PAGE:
Negligent police shootings, which involve an officer's failure to exercise the standard of care that a reasonably prudent person would have exercised in a similar situation, are frequently actionable. In Kirkland v. District of Columbia, for example, officers fatally shot a fleeing suspect who was unarmed. The District of Columbia Court of Appeals held that a jury could reasonably have found that the officers acted negligently.
Sometimes officers approach a suspect in a way that enhances the risk that deadly force will be required. For example, in Young v. City of Killeen, Texas, a police officer shot and killed a man who reached down to the seat or floorboard of his car. The Fifth Circuit Court of Appeals affirmed the district court's judgment that the officer acted negligently by, among other things, having ordered the man to exit his car rather than having ordered him to remain in the car with his hands in plain view.
The standard for whether force is excessive is whether the amount used is reasonable. In Figueroa-Torres v. Toledo-Davila, for example, police jumped on a man when he tried to swallow drugs he bought, hit and kicked him, and he subsequently died in their custody. The First Circuit Court of Appeals agreed with the district court that if an officer is liable for using excessive force, he or she is also liable for all injuries proximately caused by such force.
Deadly Force (or Excessive Force, Continued)
In Tennessee v. Garner, the U.S. Supreme Court held that deadly force may not be used against a fleeing felony suspect unless two conditions are met. First, deadly force must be necessary to prevent the escape of the suspect. Second, the officer must have probable cause to believe that the suspect poses a significant threat of death or serious physical injury to the officer or others.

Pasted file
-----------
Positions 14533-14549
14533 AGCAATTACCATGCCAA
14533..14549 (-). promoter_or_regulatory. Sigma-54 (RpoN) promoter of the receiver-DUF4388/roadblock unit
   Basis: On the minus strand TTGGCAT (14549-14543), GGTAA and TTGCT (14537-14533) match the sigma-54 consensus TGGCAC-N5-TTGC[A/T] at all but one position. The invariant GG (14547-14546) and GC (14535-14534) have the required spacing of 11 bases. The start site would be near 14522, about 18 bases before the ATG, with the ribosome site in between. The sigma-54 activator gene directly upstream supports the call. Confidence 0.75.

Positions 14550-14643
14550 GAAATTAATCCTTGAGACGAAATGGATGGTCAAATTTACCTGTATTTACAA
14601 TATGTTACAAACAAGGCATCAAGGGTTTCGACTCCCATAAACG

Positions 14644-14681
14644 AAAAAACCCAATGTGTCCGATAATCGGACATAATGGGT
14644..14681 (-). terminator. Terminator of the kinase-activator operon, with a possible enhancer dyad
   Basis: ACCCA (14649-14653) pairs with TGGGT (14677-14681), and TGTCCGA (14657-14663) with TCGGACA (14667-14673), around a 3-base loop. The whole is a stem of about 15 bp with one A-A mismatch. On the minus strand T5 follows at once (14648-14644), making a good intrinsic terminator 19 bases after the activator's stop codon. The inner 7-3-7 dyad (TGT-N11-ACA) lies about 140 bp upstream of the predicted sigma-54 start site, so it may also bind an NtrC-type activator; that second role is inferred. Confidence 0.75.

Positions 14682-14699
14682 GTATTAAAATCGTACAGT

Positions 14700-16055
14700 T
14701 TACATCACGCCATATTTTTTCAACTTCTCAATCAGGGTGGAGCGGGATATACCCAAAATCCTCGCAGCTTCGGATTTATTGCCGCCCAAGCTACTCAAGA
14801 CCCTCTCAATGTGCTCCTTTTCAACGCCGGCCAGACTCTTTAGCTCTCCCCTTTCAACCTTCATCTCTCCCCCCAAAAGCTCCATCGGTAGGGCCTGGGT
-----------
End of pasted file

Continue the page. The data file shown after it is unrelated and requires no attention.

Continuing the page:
People with disabilities; improper training
Unfortunately, police efforts to assist emotionally disturbed people frequently result in the shooting or death of the individuals the police are dispatched to help. For example, in Hainze v. Richards and Wood v. City of Lakeland, police ended up shooting people who were suicidal. Police negligence, including negligent shootings, may create liability not only against individual officers, but also against their government employer for failure to properly train them.
False arrests, strip searches, and malicious prosecution
An arrest made without proper legal authority is a false arrest. Though a search at booking may extend to a strip search under certain circumstances, the Second Circuit Court of Appeals in Shain v. Ellison held that the county's policy of requiring strip searches of all detainees regardless of the nature of the crimes for which they were detained violated the Fourth Amendment. Finally, the institution of a criminal (or civil) proceeding for an improper purpose and without probable cause is called malicious prosecution, and generally requires that the wrongful prosecution ended in the defendant's favor.
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